By Mike Lillis - 02/15/11 01:51 AM EST
House Democrats have embraced President Obama’s 2012 budget proposal despite a host of cuts to programs long championed by party leaders.
Still, Democratic leaders on Monday rallied behind the proposal, arguing that it strikes the right balance between fiscal responsibility and economic development.
The initial praise is an early indication that Democrats are hoping to downplay any budgetary disagreements with the White House and concentrate their criticism on the Republicans’ spending plans.
Rep. Chris Van Hollen (Md.), senior Democrat on the House Budget Committee, called the proposal a “tough-love budget” — one that recognizes that current spending levels are unsustainable but “doesn’t do violence” to education and research programs Democrats consider vital to the economy.
Rep. Allyson Schwartz (Pa.), the No. 2 Democrat on the Budget panel, delivered a similar message, telling reporters the president’s plan represents “a strong, serious proposal for reducing the deficit and investing in the future.”
“The cuts are targeted and the investments are targeted,” she said.
The House Democratic Caucus will gather Tuesday morning for a meeting largely focused on the president’s budget. Party leaders are anticipating some push-back from rank-and-file members over the proposed spending cuts. Rep. Jess Jackson Jr. (D-Ill.), for instance, slammed Obama’s budget as something “right from the Republican plan.”
“The president’s budget looks like it is straight out of President Reagan’s ‘starve the beast’ strategy,” Jackson said. “Instead of cutting vital programs for the neediest, which will literally leave poor people in the cold, we should be focusing on ending unemployment.”
Van Hollen conceded that some Democrats will likely object to some of the proposed cuts, but he also warned colleagues that opposition alone won’t be enough: Lawmakers will have to offer alternatives to keep intact Obama’s proposal to freeze discretionary spending over the next five years.
The Maryland Democrat said he has concerns with the cuts in state clean-water programs. But on top of his criticism, he added, “I would have the responsibility to identify an off-setting cut elsewhere.”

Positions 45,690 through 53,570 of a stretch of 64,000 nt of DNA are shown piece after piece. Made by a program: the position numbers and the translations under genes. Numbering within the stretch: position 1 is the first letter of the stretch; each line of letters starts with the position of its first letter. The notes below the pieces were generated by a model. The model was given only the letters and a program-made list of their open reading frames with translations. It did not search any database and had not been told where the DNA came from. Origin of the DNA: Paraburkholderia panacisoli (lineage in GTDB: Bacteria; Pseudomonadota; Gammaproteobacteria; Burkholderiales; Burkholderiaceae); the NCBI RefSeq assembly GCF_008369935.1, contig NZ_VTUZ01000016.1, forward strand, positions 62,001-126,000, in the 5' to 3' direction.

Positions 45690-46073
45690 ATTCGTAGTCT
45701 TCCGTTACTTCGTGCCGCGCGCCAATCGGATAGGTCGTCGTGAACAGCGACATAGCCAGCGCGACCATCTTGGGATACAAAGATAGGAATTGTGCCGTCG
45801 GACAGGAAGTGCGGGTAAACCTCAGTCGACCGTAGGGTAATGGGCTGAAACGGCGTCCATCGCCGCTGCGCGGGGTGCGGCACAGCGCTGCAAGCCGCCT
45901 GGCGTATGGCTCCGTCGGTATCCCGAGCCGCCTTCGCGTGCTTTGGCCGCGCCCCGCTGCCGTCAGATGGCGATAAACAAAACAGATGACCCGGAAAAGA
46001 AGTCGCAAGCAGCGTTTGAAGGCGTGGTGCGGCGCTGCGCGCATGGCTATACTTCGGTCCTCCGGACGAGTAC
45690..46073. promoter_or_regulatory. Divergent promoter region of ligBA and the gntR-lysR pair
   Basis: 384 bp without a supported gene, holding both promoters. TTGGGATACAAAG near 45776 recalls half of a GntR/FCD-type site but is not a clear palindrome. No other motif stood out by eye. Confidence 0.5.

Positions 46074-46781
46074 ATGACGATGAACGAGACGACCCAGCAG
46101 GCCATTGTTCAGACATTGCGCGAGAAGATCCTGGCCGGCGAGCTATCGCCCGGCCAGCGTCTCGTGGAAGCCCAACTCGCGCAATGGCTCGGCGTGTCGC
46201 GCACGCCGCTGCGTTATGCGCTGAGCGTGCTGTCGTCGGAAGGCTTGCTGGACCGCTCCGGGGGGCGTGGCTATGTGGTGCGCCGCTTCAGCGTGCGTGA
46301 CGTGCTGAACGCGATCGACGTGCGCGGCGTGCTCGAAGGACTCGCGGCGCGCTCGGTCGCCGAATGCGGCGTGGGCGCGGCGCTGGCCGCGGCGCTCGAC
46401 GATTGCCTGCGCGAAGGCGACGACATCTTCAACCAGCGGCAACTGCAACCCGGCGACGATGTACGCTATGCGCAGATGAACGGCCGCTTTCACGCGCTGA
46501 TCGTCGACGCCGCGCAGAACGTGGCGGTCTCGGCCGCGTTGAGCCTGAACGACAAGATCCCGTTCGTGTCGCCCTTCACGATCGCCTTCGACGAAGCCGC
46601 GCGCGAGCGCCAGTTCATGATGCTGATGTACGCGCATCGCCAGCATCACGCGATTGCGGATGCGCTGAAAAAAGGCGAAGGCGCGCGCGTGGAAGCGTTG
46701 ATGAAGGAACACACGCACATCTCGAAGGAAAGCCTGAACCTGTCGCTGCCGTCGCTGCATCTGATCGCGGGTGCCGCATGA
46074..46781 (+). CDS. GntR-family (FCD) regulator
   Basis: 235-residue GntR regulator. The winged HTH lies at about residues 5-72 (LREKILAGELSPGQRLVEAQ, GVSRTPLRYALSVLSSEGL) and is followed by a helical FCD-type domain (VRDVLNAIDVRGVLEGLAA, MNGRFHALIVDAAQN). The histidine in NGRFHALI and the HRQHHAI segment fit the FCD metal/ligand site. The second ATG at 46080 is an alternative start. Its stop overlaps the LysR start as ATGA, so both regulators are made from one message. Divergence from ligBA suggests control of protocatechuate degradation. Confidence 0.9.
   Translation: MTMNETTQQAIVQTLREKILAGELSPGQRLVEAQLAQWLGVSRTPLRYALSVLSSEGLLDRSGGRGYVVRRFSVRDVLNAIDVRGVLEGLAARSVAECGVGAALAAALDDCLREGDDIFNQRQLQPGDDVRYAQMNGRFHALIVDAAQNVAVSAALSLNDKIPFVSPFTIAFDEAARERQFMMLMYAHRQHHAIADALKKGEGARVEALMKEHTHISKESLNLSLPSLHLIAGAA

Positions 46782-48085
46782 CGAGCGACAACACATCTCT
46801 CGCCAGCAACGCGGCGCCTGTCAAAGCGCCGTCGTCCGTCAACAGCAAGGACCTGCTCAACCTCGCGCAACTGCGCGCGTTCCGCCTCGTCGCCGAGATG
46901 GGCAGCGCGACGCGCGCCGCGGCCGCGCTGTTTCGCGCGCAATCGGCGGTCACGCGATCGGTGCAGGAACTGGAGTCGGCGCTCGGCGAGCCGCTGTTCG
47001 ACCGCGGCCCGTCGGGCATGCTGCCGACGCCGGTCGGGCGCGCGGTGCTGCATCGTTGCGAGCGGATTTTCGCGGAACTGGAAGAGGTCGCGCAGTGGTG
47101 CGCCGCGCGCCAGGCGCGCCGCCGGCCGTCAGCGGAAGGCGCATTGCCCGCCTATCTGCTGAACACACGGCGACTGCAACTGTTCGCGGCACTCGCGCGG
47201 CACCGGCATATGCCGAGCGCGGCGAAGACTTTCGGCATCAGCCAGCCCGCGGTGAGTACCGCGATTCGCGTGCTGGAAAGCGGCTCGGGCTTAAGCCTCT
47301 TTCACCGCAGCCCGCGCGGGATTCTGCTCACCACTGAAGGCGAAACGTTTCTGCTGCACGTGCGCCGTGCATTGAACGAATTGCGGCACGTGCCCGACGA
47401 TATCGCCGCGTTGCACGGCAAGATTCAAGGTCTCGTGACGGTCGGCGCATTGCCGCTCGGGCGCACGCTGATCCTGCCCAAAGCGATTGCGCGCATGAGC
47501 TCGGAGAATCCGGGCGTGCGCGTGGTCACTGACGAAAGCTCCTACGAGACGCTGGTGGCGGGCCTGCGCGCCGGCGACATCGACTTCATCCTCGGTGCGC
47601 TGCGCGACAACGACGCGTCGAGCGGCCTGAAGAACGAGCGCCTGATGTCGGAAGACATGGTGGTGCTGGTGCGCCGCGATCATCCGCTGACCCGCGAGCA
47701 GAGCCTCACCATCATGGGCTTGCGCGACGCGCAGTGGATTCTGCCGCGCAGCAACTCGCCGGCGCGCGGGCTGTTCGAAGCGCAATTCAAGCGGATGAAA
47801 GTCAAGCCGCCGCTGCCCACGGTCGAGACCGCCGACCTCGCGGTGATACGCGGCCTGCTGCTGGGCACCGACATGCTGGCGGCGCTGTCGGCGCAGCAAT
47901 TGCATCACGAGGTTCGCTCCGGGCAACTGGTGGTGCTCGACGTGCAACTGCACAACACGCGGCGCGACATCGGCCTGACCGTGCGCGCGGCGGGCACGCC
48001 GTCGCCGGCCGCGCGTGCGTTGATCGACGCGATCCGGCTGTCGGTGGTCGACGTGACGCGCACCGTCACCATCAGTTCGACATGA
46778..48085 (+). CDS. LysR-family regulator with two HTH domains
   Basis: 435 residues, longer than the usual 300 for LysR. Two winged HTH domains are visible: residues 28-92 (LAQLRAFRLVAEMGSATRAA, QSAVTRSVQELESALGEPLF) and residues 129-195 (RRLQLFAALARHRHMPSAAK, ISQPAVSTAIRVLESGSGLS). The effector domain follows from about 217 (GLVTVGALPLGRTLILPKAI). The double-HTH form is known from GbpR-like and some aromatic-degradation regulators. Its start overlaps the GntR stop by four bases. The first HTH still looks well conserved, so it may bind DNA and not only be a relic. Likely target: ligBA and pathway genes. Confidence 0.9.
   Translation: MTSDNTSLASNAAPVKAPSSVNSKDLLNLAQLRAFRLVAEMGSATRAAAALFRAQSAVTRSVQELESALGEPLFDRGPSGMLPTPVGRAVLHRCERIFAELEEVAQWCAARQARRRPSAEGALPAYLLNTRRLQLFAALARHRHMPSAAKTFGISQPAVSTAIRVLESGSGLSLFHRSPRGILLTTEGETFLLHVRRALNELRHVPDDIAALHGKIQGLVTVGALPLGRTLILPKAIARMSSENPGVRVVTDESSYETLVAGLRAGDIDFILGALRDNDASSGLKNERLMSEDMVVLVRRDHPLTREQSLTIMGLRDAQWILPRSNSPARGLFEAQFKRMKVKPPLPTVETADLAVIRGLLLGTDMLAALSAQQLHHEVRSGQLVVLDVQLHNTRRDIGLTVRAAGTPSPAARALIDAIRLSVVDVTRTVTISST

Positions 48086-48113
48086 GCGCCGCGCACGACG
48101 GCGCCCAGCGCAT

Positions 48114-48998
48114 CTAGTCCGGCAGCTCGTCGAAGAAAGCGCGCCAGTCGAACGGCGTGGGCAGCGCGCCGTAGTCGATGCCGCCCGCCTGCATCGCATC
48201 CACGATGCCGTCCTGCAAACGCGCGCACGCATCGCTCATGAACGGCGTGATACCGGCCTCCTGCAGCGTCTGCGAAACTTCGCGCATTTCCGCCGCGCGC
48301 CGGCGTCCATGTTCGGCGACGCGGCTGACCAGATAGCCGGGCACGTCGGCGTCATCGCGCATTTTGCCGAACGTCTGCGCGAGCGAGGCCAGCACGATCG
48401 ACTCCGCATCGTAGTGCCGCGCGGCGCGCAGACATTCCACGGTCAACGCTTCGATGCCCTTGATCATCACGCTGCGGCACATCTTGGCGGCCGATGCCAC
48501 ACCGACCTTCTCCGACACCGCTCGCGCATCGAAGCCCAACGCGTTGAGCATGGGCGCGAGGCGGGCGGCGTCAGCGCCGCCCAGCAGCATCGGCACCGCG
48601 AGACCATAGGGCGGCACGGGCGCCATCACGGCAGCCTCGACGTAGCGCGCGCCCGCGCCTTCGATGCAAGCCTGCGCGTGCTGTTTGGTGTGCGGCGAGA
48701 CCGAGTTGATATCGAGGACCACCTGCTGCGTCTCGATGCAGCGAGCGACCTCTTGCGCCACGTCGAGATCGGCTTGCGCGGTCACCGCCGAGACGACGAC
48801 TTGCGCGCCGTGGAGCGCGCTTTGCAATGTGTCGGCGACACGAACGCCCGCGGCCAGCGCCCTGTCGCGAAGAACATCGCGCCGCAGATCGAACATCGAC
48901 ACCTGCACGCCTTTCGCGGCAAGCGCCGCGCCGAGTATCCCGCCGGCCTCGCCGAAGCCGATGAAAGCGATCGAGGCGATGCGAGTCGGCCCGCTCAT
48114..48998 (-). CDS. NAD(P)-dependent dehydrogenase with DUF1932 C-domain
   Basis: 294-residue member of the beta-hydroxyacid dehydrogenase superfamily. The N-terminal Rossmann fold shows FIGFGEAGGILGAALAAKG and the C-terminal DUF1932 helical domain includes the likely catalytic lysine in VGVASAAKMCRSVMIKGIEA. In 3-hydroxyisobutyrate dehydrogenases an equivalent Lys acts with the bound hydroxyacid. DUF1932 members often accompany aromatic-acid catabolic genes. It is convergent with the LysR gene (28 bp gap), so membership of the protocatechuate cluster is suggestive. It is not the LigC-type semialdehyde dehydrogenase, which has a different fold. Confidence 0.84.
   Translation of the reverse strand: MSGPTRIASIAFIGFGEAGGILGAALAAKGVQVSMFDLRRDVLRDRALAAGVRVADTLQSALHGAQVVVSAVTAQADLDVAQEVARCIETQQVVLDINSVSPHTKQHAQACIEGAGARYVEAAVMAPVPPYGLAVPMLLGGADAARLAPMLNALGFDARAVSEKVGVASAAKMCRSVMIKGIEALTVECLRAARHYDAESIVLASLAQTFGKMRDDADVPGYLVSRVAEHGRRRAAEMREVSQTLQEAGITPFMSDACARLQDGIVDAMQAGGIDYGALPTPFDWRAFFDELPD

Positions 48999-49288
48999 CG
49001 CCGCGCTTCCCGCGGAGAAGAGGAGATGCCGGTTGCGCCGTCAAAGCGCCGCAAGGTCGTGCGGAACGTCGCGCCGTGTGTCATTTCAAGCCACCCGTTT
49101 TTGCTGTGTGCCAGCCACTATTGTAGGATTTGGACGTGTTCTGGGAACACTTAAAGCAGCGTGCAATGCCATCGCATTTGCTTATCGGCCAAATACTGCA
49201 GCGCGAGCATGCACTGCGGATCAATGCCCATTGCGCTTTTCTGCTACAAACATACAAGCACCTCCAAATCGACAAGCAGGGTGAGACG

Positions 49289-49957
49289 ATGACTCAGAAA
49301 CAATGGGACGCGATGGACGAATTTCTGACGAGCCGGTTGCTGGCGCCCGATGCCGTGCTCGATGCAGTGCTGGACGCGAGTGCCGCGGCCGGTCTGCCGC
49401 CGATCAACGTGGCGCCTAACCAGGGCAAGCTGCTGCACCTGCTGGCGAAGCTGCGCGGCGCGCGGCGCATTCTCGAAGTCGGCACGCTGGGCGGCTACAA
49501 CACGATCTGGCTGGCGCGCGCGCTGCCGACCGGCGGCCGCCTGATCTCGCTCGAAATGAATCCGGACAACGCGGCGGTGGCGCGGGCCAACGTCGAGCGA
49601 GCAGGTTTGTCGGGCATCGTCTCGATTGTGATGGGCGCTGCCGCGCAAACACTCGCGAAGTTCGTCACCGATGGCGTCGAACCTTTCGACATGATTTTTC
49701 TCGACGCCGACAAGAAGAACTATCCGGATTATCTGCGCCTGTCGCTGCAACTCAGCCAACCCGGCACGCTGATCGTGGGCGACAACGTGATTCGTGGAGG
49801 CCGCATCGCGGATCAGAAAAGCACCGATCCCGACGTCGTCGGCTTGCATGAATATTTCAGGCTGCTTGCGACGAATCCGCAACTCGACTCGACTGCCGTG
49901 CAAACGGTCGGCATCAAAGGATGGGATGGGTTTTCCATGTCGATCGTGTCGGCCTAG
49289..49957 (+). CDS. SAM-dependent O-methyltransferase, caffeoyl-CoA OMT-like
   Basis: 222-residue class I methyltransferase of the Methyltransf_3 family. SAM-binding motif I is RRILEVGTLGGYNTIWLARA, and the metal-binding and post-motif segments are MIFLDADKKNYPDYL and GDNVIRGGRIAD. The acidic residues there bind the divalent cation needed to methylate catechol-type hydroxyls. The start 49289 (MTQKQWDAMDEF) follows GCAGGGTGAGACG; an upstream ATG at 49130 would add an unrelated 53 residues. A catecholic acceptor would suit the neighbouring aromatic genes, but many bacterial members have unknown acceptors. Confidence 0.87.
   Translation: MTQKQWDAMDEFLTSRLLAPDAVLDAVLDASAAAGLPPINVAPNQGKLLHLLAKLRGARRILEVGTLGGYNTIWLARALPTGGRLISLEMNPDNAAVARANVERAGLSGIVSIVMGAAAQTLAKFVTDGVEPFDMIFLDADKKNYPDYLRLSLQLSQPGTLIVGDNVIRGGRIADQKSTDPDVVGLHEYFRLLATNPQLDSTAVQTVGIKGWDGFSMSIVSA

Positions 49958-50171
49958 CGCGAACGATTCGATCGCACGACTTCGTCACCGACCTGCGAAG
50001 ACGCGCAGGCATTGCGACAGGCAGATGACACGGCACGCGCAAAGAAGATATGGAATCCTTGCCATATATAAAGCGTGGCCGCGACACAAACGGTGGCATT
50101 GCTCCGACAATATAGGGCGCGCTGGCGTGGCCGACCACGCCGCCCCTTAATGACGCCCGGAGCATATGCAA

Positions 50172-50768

As of Monday night, however, it remained unclear whether House Democrats will offer their own comprehensive budget plan, or fall back on the White House proposal as their starting point for the year’s coming budget debate.
Minority Leader Nancy Pelosi (D-Calif.) welcomed Obama’s proposal, saying it “takes critical steps” toward reducing deficits and growing the economy.
Meanwhile, House Minority Whip Steny Hoyer (D-Md.) issued a statement Monday blasting the Republicans’ proposal to cut tens of billions of dollars in federal spending through September. That bill, Hoyer charged, “would make indiscriminate and shortsighted cuts to the investments our economy needs to stay competitive.”
With its “cut-and-invest” strategy, the White House budget blueprint marks a sharp departure from the Democrats’ stimulus efforts of the past two years, when new spending was not accompanied by cuts elsewhere in the budget. The proposal — which also includes a series of tax hikes on corporations and wealthy Americans — would reduce deficit spending by $1.1 trillion over a decade, while still piling $7.2 trillion onto the federal debt.
Highlighting the difficulty facing Democratic leaders as they try to sell the blueprint to voters and lawmakers alike, groups from both ends of the political spectrum are already slamming different aspects of the proposal.
“Every proposed cut to necessary programs like Pell Grants and heating for low-income seniors needs to be judged in the context of the unnecessary tax cuts for Wall Street millionaires that passed at the end of last year,” Adam Green, head of the Progressive Change Campaign Committee, said in a statement. “Proposing even more tax breaks for Wall Street banks while slashing and burning necessary government programs is right-wing radicalism, and no Democratic president should be part of it.”
Conservatives maintain the White House budget places too many burdens on businesses amid a jobs crisis, when resources would be better spent on hiring. Douglas Holtz-Eakin, the former director of the Congressional Budget Office who now heads the American Action Forum, said the Obama plan would lead to “more spending, higher taxes and crushing debt.”
“Today’s budget ignores recommendations from his own Commission on Fiscal Responsibility and offers little more than a cosmetic reworking of last year’s irresponsible plan,” Holtz-Eakin said in a statement. “The past two years are proof positive that we can’t spend our way to a recovery.”
Van Hollen rejected such criticism, noting that all the House Republicans sitting on the White House deficit commission — Reps. Paul Ryan (Wis.), Jeb Hensarling (Texas) and Dave Camp (Mich.) — voted against that panel’s recommendations.
Blaming Obama for ignoring provisions opposed by Republicans is nothing short of “political opportunism,” Van Hollen charged.
White House budget director Jack Lew is scheduled to testify before the House Budget panel on Tuesday.